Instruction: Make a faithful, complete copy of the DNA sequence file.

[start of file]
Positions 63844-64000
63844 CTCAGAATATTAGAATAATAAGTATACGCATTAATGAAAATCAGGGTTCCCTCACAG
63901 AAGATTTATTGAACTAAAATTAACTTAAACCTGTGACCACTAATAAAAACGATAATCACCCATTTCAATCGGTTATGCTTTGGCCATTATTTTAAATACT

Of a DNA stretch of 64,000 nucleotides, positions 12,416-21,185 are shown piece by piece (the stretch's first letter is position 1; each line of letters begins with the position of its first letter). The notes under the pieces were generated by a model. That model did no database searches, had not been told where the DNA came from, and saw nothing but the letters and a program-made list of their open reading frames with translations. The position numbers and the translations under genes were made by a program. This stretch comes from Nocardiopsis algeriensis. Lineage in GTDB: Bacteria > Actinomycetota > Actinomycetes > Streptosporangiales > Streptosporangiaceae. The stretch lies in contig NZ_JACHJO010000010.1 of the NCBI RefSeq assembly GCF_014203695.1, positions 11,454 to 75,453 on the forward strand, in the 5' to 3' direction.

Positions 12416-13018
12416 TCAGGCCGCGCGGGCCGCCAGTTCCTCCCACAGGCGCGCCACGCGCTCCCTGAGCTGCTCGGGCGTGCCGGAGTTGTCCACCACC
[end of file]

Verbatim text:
Positions 63844-64000
63844 CTCAGAATATTAGAATAATAAGTATACGCATTAATGAAAATCAGGGTTCCCTCACAG
63901 AAGATTTATTGAACTAAAATTAACTTAAACCTGTGACCACTAATAAAAACGATAATCACCCATTTCAATCGGTTATGCTTTGGCCATTATTTTAAATACT

Of a DNA stretch of 64,000 nucleotides, positions 12,416-21,185 are shown piece by piece (the stretch's first letter is position 1; each line of letters begins with the position of its first letter). The notes under the pieces were generated by a model. That model did no database searches, had not been told where the DNA came from, and saw nothing but the letters and a program-made list of their open reading frames with translations. The position numbers and the translations under genes were made by a program. This stretch comes from Nocardiopsis algeriensis. Lineage in GTDB: Bacteria > Actinomycetota > Actinomycetes > Streptosporangiales > Streptosporangiaceae. The stretch lies in contig NZ_JACHJO010000010.1 of the NCBI RefSeq assembly GCF_014203695.1, positions 11,454 to 75,453 on the forward strand, in the 5' to 3' direction.

Positions 12416-13018
12416 TCAGGCCGCGCGGGCCGCCAGTTCCTCCCACAGGCGCGCCACGCGCTCCCTGAGCTGCTCGGGCGTGCCGGAGTTGTCCACCACC